Types of Fitness Video Workouts

New-school fitness videos can help you achieve your workout goals.

New-school fitness videos can help you achieve your workout goals.

Fitness videos have come a long way from their be-Spandexed 80s counterparts. Gone are the admonitions to "squeeze your buns" and the cheesy "Flashdance" music. Instead, modern fitness vids can range from the hardcore to the totally zen. By knowing what's available, you can create a fitness library to help you achieve your workout goals without hitting the gym or having to hear music that transports you back to your high school prom.

Aerobics and Cardio

You might hear "aerobics" and immediately think of the bouncing and kicking of the 90s videos. But newer aerobics and cardio fitness videos are vastly different. When searching for videos to get your heart rate up, choose from hardcore kickboxing to salsa dance and exercise bike-based programs. These videos are designed to burn calories through a sustained target heart rate. Another benefit of cardio videos is that they're usually fun, with high energy and music that gets you amped up to work out.

Strength Training

If you're looking for toning and strength workouts, strength-based fitness videos can help you achieve your goals. Strength-training videos can lead you through body-weight workouts, weight-lifting technique and even slower-moving workouts, such as Pilates. Strength videos give you an edge because you can see a demonstrator in front of you, showing you the proper technique for each exercise, giving you the most benefit and a reduced chance for injury. A good strength-training workout series starts with lighter weights, adding on as you progress in your goals.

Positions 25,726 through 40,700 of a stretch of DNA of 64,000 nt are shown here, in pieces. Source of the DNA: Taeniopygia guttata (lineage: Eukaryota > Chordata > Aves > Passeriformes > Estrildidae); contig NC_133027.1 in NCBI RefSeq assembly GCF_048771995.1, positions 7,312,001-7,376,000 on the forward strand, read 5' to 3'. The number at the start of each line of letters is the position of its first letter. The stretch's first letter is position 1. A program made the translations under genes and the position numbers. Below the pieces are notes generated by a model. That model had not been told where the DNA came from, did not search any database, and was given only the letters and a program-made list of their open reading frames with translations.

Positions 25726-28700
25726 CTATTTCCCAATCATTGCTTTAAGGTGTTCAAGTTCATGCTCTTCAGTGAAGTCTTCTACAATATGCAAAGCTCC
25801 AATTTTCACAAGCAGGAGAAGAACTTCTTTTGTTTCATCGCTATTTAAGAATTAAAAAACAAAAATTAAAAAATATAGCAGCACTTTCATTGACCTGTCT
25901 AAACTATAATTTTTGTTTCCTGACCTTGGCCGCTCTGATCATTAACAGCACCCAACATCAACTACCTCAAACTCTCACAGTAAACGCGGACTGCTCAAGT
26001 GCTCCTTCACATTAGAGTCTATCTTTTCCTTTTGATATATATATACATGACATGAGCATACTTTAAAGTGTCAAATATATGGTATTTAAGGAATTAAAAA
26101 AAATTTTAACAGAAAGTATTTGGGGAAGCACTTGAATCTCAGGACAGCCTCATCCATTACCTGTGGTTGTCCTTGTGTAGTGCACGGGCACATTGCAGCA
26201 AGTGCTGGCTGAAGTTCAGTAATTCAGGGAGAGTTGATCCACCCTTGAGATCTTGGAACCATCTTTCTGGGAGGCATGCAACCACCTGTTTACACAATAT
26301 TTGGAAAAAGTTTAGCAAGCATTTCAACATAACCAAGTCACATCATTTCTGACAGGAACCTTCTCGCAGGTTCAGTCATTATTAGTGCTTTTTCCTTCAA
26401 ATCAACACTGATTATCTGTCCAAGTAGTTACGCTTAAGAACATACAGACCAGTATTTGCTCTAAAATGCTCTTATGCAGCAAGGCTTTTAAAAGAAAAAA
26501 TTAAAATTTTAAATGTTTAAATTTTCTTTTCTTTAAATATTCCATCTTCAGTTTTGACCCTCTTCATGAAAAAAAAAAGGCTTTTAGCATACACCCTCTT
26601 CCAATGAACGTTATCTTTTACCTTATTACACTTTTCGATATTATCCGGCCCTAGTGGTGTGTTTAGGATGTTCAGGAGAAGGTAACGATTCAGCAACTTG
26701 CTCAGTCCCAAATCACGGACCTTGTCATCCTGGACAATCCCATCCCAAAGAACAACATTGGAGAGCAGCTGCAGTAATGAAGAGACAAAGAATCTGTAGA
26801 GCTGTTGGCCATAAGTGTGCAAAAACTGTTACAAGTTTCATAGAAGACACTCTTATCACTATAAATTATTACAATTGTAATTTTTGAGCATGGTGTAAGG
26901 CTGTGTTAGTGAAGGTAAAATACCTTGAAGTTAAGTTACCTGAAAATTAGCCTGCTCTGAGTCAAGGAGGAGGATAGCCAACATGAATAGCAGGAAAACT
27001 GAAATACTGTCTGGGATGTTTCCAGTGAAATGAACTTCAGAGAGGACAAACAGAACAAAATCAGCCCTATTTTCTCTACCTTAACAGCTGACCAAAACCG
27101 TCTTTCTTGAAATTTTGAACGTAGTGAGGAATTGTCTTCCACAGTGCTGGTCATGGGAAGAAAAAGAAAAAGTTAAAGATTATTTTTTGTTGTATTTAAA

Flexibility

While some work out to get buff, others work out to feel calmer and increase daily flexibility, an important part of overall fitness. Stretching and yoga videos can be viewed alone or as part of your workout routine to ensure that your muscles are lean and lengthened and you retain the flexibility necessary for your day-to-day activities. Just make sure you kick your flexibility training program off with a video that works with your current fitness level -- you can also increase your intensity as you improve.

Circuit/High-Intensity Training

If you want to combine several types of videos in one, look for a circuit-based or high-intensity interval workout video. These combine both strength training and cardio in blocks of activity so you get the most out of your workout. Some even add flexibility training into the mix, saving you time when you don't have an hour to dedicate to each type of video. Expect to alternate slower strength-training movements -- think doing a minute-long plank -- with short bursts of high-intensity fitness, such as 30 seconds of burpees.

 

About the Author

Kay Ireland specializes in health, fitness and lifestyle topics. She is a support worker in the neonatal intensive care and antepartum units of her local hospital and recently became a certified group fitness instructor.

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